The Bible in Spain, Or, the Journeys, Adventures, and Imprisonments of An Englishman: In An Attempt to Circulate the Scriptures in the Peninsula

By George Borrow | Go to book overview
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he replied, "Only one.""That One," said the captain, "is of course the Christian;" by which name the Spaniards style their own language in contradistinction to all others. "That fellow," continued the captain, "who is lying on the deck, can speak Christian too, when it serves his purpose, but he speaks others, which are by no means Christian: he can talk English, and I myself have heard him chatter in Gitáno with the gipsies of Triana; he is now going amongst the Moors, and when he arrives in their country, you will hear him, should you be there, converse as fluently in their gibberish as in Christiano, nay, better, for he is no Christian himself. He has been several times on board my vessel already, but I do not like him, as I consider that he carries something about with him which is not good."

This worthy person, on my coming aboard the boat, had shaken me by the hand and expressed his joy at seeing me again.


CHAPTER LI.

Cadiz--The Fortifications--The Consul-General--Characteristic Anecdote-- Catalan Steamer--Trafalgar--Alonzo Guzman--Gibil Muza--Orestes Frigate--The Hostile Lion--Works of the Creator--Lizard of the Rock--The Concourse--Queen of the Waters--Broken Prayer.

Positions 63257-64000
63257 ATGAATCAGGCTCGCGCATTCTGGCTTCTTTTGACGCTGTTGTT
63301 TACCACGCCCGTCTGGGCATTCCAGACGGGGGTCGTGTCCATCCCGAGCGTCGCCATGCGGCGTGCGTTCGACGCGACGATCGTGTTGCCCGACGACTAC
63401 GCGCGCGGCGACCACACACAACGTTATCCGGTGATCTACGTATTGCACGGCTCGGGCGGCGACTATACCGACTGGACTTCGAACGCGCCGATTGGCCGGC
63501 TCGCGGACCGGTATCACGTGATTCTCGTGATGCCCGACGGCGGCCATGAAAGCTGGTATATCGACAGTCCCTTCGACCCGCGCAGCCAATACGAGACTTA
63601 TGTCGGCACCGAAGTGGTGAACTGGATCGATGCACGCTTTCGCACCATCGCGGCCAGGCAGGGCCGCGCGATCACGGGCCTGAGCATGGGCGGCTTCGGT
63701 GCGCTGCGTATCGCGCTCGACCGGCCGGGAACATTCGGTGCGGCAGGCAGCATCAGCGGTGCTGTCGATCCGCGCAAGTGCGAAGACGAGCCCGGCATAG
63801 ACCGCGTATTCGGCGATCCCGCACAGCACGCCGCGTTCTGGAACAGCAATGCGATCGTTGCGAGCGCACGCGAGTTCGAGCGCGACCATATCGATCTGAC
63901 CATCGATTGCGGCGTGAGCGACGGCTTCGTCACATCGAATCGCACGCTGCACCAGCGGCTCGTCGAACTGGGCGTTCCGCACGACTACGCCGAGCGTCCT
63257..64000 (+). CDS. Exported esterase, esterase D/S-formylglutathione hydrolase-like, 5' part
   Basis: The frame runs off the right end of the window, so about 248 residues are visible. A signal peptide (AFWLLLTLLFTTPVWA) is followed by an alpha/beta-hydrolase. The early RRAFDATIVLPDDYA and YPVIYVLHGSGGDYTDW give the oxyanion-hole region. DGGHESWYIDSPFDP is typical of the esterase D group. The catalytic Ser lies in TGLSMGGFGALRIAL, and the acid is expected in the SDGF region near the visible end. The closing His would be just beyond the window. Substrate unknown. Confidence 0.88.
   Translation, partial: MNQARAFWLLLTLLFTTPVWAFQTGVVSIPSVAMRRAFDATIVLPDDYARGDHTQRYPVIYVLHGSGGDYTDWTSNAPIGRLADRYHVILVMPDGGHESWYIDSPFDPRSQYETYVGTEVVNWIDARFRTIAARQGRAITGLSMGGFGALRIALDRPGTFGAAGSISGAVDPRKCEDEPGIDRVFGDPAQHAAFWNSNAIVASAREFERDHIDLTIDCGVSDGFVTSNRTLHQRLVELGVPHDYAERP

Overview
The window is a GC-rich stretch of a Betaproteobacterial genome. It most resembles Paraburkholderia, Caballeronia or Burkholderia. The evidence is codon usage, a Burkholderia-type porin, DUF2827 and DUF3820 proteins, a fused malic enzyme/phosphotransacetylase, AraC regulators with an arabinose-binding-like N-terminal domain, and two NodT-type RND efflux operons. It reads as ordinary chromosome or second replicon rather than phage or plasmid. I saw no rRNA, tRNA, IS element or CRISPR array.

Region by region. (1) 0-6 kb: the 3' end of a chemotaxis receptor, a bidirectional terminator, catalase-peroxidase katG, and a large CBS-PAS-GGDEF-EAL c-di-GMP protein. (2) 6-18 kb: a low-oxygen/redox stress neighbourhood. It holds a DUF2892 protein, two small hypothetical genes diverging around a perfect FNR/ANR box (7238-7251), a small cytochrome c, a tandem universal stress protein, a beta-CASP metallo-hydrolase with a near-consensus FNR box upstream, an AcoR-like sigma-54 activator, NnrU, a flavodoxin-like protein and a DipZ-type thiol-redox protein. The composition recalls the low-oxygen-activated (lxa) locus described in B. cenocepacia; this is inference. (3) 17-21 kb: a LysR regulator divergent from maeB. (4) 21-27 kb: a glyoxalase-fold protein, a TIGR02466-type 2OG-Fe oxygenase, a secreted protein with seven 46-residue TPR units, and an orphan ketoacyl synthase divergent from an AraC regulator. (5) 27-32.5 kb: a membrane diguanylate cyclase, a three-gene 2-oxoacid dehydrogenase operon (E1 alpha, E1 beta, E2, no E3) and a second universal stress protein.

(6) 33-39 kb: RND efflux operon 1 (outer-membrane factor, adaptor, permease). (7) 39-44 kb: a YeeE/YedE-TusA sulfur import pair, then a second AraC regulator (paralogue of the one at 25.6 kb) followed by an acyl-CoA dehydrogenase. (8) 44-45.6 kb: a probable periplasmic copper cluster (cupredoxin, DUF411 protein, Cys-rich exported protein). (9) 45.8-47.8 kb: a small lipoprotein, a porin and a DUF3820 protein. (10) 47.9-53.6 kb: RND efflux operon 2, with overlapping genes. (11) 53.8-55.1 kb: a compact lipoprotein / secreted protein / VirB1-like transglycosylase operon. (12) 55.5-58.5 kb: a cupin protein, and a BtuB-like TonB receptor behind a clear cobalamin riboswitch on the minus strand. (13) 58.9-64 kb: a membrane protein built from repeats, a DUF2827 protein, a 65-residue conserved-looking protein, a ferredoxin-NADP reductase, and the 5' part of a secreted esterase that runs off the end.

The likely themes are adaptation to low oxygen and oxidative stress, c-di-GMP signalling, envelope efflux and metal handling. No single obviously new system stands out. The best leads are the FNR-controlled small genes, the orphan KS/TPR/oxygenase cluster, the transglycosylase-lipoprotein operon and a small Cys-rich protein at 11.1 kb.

CADIZ stands, as is well known, upon a long narrow neck of land stretching out into the ocean, from whose bosom the town appears to rise, the salt waters laving its walls on all sides save the east, where a sandy isthmus connects it with the coast of Spain. The town, as it exists at the present day, is of modern construction, and very unlike any other town which is to be found in the Peninsula, being built with great regularity and symmetry. The streets are numerous, and intersect each other, for the most part, at right angles. They are very narrow in comparison to the height of the houses, so that they are almost impervious to the rays of the sun, except when at its midday altitude. The principal street, however, is an exception, it being of some width. This street, in which stands the Bolsa, or exchange, and which contains the houses of the chief merchants and nobility, is the grand resort of loungers as well as men of business during the early part of the day, and in that respect resembles the Puerta del Sol at Madrid. It is connected with the great square, which, though not of very considerable extent, has many pretensions to magnificence, it being surrounded with large imposing houses, and planted with fine trees, with marble seats below them for the accommodation of the public. There are few public edifices worthy of much attention: the chief church, indeed, might be considered a fine monument of labour in some other countries, but in Spain, the land of noble and gigantic cathedrals, it can be styled nothing more than a decent place of worship; it is still in an unfinished state. There is a public walk or alameda on the northern ramparts, which is generally thronged in

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